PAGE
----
The added bonus is that this helps to fund Jane’s retirement. The pension payment is invested in a tax-free fund until Jane wants to draw the funds at retirement.

If you have any questions on how to start a pension please, don’t hesitate to get in touch!

** Investment values and income from them can go down as well as up, investors may get back less than their original investment. Companion Financial Planning LLP is authorised and regulated by the Financial Conduct Authority; registration number 705850. **

How to Save Tax by Making Pension Contributions
Pension Contributions

Do you want to save money on tax? Then think about making a pension contribution. The government wants you to save for older age and encourages you to do this with significant tax breaks. It does not matter if you are employed or self-employed a business owner or a non-earner you can benefit from significant tax relief when it comes to pension planning.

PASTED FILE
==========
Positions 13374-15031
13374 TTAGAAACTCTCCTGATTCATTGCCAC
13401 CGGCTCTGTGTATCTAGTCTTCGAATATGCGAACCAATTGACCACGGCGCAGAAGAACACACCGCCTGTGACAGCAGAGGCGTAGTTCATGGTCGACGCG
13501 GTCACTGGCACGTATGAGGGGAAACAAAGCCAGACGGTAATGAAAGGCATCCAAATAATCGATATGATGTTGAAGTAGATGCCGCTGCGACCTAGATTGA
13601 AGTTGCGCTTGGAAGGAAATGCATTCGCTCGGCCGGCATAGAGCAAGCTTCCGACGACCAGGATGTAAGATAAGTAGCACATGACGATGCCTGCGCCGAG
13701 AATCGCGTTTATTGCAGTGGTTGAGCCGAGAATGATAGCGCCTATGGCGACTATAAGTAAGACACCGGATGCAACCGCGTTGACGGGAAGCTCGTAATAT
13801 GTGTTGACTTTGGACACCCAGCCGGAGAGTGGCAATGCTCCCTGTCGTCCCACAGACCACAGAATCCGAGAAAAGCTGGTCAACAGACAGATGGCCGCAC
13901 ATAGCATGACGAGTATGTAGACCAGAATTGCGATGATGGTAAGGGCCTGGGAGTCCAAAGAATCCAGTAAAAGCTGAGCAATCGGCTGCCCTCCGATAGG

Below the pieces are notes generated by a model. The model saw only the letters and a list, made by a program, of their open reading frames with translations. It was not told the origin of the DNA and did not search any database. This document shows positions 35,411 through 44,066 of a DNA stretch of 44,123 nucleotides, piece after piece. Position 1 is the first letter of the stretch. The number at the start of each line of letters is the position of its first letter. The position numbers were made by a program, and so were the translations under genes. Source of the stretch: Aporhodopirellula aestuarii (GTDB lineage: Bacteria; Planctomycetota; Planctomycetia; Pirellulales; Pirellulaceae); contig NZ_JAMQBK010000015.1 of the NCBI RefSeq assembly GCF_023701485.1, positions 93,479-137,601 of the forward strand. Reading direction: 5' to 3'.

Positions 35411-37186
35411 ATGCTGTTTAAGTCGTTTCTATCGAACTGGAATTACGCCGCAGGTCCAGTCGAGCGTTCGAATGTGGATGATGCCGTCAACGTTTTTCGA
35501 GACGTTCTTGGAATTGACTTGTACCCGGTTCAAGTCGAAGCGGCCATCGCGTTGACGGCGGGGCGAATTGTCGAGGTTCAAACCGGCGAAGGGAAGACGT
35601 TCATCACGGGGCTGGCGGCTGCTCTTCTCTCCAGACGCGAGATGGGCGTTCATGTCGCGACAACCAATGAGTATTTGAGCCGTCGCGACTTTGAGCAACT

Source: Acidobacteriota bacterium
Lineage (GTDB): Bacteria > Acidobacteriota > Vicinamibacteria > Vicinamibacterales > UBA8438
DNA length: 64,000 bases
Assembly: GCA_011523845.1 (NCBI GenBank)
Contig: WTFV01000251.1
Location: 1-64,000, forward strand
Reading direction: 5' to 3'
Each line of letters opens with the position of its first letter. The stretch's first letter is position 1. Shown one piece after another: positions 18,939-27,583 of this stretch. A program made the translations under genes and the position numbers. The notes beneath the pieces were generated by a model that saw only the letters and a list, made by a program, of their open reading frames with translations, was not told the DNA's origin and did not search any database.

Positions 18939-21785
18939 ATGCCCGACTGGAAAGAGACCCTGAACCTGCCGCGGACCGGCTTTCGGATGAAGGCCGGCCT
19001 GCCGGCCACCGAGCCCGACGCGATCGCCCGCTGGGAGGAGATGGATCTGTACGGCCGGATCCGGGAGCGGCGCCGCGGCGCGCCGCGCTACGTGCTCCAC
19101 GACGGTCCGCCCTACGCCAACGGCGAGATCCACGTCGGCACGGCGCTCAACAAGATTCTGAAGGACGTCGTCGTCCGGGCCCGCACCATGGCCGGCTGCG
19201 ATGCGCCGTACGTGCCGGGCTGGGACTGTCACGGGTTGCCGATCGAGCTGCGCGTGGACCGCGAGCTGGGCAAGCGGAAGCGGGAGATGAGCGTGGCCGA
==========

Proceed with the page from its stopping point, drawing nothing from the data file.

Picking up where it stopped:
The one thing you need to think about is affordability – because the government gives you these tax breaks to save for retirement, you cannot access the contributions in normal circumstances until you are at least age 55. So, you need to be able to do without the money until this age. Let’s look at how it works depending on your status:

Business Owner Ltd Company
The government allows you to pay a pension contribution directly from the company as an employer contribution. The contribution is paid as a business expense and is an allowable expense against corporation tax. This makes it a very tax efficient way to extract money from the company before corporation tax is applied. By making a pension contribution in the manner you are effectively withdrawing deferred tax-free earnings – remember it is deferred as you cannot access the funds in normal circumstances until you are at least age 55.